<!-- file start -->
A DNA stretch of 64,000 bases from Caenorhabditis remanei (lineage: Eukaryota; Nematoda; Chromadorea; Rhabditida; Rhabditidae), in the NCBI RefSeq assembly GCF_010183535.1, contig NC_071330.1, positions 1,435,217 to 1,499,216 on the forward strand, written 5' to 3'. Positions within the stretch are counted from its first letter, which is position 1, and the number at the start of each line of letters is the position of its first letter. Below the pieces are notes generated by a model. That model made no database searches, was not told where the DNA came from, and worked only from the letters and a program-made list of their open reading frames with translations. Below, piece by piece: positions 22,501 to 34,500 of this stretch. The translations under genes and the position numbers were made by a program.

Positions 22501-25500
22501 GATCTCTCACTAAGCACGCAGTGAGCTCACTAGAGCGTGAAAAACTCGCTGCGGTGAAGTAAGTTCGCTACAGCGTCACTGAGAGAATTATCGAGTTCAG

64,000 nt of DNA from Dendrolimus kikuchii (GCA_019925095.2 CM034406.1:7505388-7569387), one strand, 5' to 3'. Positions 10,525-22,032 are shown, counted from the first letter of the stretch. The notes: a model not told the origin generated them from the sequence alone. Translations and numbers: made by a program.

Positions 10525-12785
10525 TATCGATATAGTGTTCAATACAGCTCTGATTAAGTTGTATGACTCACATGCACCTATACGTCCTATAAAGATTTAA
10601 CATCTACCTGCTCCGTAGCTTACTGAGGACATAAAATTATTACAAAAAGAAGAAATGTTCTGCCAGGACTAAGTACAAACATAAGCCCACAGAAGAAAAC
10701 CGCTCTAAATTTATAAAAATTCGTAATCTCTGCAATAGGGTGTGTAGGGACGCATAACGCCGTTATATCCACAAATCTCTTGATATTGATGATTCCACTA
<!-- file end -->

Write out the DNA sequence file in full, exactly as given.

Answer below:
A DNA stretch of 64,000 bases from Caenorhabditis remanei (lineage: Eukaryota; Nematoda; Chromadorea; Rhabditida; Rhabditidae), in the NCBI RefSeq assembly GCF_010183535.1, contig NC_071330.1, positions 1,435,217 to 1,499,216 on the forward strand, written 5' to 3'. Positions within the stretch are counted from its first letter, which is position 1, and the number at the start of each line of letters is the position of its first letter. Below the pieces are notes generated by a model. That model made no database searches, was not told where the DNA came from, and worked only from the letters and a program-made list of their open reading frames with translations. Below, piece by piece: positions 22,501 to 34,500 of this stretch. The translations under genes and the position numbers were made by a program.

Positions 22501-25500
22501 GATCTCTCACTAAGCACGCAGTGAGCTCACTAGAGCGTGAAAAACTCGCTGCGGTGAAGTAAGTTCGCTACAGCGTCACTGAGAGAATTATCGAGTTCAG

64,000 nt of DNA from Dendrolimus kikuchii (GCA_019925095.2 CM034406.1:7505388-7569387), one strand, 5' to 3'. Positions 10,525-22,032 are shown, counted from the first letter of the stretch. The notes: a model not told the origin generated them from the sequence alone. Translations and numbers: made by a program.

Positions 10525-12785
10525 TATCGATATAGTGTTCAATACAGCTCTGATTAAGTTGTATGACTCACATGCACCTATACGTCCTATAAAGATTTAA
10601 CATCTACCTGCTCCGTAGCTTACTGAGGACATAAAATTATTACAAAAAGAAGAAATGTTCTGCCAGGACTAAGTACAAACATAAGCCCACAGAAGAAAAC
10701 CGCTCTAAATTTATAAAAATTCGTAATCTCTGCAATAGGGTGTGTAGGGACGCATAACGCCGTTATATCCACAAATCTCTTGATATTGATGATTCCACTA